“I’m more reflecting on what I missed out on, versus the rest of my family, who’s thinking about who they lost," Phelan Halloran says.
Phelan is her father Vincent Halloran’s final gift. She was born on May 17th 2002. That was her parents' wedding anniversary. It was also more than eight months after her father, a Fire Department lieutenant, died in the World Trade Center on Sept. 11th.
“I really do think about how my life would be different if he were around and how he would interact with me. And how my personality would be different because I think a lot of…a lot of my personality is based around this thing that happened,” she says.
Now a senior at the Convent of the Sacred Heart High School, on the Upper East Side, Phelan is one of the more than 100 children born after their fathers died in the terrorist attack. Between now and June, they will turn 18, officially leaving childhood and becoming adults.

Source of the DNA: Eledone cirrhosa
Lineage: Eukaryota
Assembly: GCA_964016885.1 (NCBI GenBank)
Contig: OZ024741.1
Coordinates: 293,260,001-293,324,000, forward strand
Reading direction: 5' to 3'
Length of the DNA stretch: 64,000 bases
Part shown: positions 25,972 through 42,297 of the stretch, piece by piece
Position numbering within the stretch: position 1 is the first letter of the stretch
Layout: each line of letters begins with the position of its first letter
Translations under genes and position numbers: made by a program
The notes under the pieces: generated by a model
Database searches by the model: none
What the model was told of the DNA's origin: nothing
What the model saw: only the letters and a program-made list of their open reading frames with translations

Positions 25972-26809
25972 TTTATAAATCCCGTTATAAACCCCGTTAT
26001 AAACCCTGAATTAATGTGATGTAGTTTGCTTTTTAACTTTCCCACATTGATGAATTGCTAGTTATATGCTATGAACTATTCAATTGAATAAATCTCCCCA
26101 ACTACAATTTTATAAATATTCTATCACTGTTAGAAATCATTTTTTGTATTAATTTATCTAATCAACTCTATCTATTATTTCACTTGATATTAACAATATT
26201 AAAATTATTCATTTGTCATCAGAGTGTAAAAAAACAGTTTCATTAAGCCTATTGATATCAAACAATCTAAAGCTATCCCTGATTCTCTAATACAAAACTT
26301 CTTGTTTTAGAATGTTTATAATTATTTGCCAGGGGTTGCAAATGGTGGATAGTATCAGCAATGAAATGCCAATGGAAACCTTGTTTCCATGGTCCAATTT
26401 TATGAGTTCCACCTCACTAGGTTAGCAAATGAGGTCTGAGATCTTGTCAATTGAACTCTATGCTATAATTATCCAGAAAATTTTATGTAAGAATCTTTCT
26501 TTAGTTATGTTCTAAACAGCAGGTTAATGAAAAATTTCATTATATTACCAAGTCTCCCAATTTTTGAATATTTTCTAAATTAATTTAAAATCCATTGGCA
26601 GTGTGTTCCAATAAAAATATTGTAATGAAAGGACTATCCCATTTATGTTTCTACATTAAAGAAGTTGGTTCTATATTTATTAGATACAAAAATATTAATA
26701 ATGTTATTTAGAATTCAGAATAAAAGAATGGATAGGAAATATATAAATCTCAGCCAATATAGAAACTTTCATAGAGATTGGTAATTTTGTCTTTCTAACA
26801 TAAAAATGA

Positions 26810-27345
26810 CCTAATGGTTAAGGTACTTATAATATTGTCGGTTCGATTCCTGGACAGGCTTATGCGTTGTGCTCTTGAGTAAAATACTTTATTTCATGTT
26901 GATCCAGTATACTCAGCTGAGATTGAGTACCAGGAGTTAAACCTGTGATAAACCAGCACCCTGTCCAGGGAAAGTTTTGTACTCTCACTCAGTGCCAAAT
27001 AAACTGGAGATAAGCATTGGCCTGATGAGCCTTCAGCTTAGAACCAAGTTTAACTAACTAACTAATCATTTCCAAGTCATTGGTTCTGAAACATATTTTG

Joseph Jones is another. “I was born into it, that’s just kind of how it is,” he says. His older siblings, he adds, “They had to deal with it and go through it.”
Joseph says the toll of Sept. 11th is a bigger burden on them because they remember their father, Arthur Jones, a steel trader at Carr Futures. He was one of 69 employees of the firm who died that day.
“He loved sports and…big family man. A lot of people always tell me, ‘Oh your dad was so this and that.’ All these good things. People I don’t even know. It’s like a good feeling,” Joseph says.
Tuesday’s Children, an organization formed to support the boys and girls who lost parents on Sept. 11th, also turns 18 this year.
Executive Director Terry Sears says many of the children have found strength in numbers, knowing they’re not alone.
“It’s hard I think for the children who don’t have memories…or have memories that are fading. They want to know…they want to understand that person is that they lost,” Sears says.
Now that they are on the verge of adulthood and preparing to leave home, the 9/11 babies are a living symbol of just how much time has passed since that day. A day when they were not yet born, but one that profoundly affects their lives.